It’s just a happy accident that today's digital only re-issue of Larry Sparks’ all-gospel New Highway is almost 25 years to the day from the original February, 1998 release by Mountain Home Music Company, but it’s also a useful reminder of the upward trajectory of the legendary singer and guitarist’s career.
For over those 25 years, Sparks’ stature has grown from that of a much-admired but insufficiently recognized master to a member of the Bluegrass Music Hall of Fame, inducted in 2015 by one of his biggest fans — Alison Krauss — and a widely hailed link between the music’s first generation and stars of today like Billy Strings, who frequently performs songs from the vast catalog Sparks has delivered over the past half century and counts a June, 2022 guest appearance with him at Nashville’s Station Inn as a career highlight.
Recorded at Mountain Home’s western North Carolina studios, New Highway found Sparks backed by a couple of regular band members — Scott Napier on mandolin and Jim Britton on banjo — and a couple of the label’s own stalwarts in Tim Surrett (bass) and multi-instrumentalist David Johnson (fiddle, dobro), as well as occasional contributors John Bowman (guitar) and Tricia Robertson (harmony vocals); as has often been the case in the studio, the pragmatic Sparks leaned toward solo vocals and handled most of the harmonies himself. In the same vein, the project features a collection of songs typical for Sparks, who has often made quick choices just in advance of recording — two each from Homer and Bruce Jackson; two from long-time colleague David Marshall of the Marshall Family; one, “The Old Love Letter,” that had been recorded just a couple of years earlier for a sister label to Mountain Home by Southern Gospel legends, The McKameys; a pair of standards in “Just A Closer Walk With Thee” and “When The Savior Reached Down For Me,” and a left-field choice of Mississippi Fred McDowell’s “Gotta Move,” here given a classically up-tempo bluegrass treatment.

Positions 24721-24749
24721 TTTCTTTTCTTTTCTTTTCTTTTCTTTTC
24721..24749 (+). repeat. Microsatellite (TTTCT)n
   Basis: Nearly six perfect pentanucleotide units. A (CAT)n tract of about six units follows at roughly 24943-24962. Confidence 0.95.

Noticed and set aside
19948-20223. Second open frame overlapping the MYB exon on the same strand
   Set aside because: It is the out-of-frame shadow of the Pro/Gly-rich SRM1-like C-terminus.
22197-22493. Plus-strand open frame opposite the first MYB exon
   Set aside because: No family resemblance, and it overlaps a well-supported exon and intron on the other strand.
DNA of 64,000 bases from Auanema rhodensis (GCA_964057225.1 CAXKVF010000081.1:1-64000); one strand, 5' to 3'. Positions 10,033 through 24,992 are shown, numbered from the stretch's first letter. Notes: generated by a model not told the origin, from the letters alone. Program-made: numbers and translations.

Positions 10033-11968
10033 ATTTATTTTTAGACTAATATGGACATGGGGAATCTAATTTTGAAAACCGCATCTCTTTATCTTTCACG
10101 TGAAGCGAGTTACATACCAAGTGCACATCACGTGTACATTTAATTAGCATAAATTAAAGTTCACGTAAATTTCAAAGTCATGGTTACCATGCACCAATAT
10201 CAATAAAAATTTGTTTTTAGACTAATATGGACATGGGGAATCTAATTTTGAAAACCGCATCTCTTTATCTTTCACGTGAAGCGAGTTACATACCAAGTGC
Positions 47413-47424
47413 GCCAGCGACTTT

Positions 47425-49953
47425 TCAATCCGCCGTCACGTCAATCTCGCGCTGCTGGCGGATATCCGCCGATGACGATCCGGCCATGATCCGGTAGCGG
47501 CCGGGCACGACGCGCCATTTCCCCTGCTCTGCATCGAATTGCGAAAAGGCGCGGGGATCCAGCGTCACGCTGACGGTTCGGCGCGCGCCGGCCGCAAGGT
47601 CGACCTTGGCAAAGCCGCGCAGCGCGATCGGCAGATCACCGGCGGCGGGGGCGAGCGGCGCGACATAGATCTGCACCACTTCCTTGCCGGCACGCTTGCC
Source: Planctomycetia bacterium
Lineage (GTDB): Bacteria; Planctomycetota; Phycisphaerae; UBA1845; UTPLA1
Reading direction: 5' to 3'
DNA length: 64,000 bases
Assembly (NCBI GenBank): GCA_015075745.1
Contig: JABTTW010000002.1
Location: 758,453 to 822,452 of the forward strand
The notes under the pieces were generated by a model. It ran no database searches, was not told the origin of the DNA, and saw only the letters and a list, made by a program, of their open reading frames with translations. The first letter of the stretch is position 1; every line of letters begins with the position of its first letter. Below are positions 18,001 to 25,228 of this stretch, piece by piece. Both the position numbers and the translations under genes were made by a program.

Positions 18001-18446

Regardless of source, each of these songs gets the quintessential Larry Sparks treatment: simple, sturdy arrangements that center on the master’s powerful yet nuanced approach to both guitar work and singing and an emotional, compelling delivery especially well suited to the album’s gospel messages. For while many brilliant musicians have passed through the ranks of his band, the Lonesome Ramblers, there has never been any doubt as to who’s in command, whether in the studio or on stage. Long out of print, New Highway is an important addition to a catalog that stands among the best bluegrass has to offer.
Listen to New Highway on digital platforms HERE.